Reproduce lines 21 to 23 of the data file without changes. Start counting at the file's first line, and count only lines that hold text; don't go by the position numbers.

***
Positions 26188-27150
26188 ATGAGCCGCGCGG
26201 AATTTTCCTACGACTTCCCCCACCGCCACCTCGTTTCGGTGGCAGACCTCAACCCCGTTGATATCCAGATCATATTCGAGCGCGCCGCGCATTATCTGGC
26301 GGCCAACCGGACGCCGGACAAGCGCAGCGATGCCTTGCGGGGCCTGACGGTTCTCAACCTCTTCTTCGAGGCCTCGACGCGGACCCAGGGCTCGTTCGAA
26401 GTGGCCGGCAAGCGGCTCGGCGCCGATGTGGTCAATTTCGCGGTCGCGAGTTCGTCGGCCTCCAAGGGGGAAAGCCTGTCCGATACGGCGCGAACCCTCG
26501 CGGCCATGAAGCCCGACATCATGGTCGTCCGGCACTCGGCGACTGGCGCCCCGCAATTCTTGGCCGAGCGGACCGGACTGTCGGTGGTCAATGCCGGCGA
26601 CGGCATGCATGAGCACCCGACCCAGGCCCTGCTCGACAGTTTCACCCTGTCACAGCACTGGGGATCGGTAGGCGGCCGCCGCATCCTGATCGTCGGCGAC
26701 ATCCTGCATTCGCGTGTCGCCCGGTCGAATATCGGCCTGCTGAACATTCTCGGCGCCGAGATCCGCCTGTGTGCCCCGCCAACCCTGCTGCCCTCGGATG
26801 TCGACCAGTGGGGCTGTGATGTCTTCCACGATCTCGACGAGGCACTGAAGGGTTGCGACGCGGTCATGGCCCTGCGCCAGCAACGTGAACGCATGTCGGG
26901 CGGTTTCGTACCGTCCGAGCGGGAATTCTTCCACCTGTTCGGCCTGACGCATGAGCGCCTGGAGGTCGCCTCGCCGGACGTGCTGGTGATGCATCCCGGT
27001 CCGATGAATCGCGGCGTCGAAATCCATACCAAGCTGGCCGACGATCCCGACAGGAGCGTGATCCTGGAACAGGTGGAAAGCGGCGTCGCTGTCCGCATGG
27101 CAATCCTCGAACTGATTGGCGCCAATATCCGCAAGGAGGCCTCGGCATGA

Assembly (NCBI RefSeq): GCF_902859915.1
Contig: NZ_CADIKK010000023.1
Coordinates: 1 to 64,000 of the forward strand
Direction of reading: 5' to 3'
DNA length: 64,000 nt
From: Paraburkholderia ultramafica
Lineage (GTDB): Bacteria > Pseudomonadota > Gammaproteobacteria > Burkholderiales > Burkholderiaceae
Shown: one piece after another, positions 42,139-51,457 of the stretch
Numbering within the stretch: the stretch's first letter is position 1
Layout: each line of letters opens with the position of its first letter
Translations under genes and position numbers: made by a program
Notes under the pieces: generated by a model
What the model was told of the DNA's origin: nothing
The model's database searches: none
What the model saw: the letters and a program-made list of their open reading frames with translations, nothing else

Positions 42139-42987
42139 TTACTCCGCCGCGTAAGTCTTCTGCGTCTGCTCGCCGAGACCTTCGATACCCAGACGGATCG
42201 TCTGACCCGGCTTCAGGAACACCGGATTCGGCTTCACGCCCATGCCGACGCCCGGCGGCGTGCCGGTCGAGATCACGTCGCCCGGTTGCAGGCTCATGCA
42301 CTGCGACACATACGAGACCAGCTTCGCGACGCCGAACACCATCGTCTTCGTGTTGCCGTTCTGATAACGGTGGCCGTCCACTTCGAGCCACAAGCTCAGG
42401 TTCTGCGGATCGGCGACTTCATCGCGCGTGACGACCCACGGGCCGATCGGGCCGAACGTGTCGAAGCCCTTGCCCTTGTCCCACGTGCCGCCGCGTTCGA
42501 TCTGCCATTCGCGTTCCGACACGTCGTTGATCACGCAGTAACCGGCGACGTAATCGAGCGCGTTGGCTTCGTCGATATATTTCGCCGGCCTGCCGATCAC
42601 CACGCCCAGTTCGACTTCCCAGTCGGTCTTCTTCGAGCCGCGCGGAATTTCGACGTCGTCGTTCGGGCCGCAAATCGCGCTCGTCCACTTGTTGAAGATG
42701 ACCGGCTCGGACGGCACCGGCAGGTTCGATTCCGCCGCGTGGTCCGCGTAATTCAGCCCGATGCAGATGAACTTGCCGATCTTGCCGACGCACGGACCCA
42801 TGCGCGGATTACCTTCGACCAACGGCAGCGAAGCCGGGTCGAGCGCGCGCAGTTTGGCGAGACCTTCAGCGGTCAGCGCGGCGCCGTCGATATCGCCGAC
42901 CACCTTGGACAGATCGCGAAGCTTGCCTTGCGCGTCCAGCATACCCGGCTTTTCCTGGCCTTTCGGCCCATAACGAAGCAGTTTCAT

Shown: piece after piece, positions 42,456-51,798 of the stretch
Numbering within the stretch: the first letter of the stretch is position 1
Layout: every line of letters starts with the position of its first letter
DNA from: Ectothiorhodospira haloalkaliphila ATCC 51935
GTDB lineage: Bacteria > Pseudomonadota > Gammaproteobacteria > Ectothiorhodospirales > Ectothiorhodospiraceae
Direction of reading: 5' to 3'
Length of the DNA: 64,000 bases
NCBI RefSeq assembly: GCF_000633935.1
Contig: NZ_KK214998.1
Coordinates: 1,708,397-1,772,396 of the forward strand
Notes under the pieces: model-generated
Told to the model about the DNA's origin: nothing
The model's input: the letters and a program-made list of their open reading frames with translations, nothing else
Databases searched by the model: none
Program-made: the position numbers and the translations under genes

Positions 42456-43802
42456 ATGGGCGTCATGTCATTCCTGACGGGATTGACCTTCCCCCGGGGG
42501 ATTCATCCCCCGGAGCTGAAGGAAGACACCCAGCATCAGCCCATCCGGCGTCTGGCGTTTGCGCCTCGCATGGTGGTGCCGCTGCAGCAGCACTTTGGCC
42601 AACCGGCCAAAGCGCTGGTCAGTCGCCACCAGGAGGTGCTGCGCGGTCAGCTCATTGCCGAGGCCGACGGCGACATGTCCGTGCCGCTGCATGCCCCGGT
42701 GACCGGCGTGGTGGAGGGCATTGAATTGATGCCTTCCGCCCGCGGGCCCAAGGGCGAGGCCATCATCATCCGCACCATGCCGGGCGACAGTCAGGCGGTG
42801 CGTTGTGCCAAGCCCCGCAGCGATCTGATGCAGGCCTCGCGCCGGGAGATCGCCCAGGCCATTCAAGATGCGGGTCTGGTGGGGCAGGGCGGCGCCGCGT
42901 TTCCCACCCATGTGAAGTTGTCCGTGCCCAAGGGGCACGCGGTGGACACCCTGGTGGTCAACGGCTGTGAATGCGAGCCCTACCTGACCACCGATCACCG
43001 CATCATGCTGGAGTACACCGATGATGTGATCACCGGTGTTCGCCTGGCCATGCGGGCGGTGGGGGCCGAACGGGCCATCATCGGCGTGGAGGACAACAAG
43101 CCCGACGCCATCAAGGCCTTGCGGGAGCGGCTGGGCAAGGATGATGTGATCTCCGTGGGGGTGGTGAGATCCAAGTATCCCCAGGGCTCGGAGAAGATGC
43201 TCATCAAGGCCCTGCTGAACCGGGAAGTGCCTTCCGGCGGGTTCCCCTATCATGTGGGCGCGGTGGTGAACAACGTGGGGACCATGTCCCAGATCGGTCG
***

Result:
Numbering within the stretch: the stretch's first letter is position 1
Layout: each line of letters opens with the position of its first letter
Translations under genes and position numbers: made by a program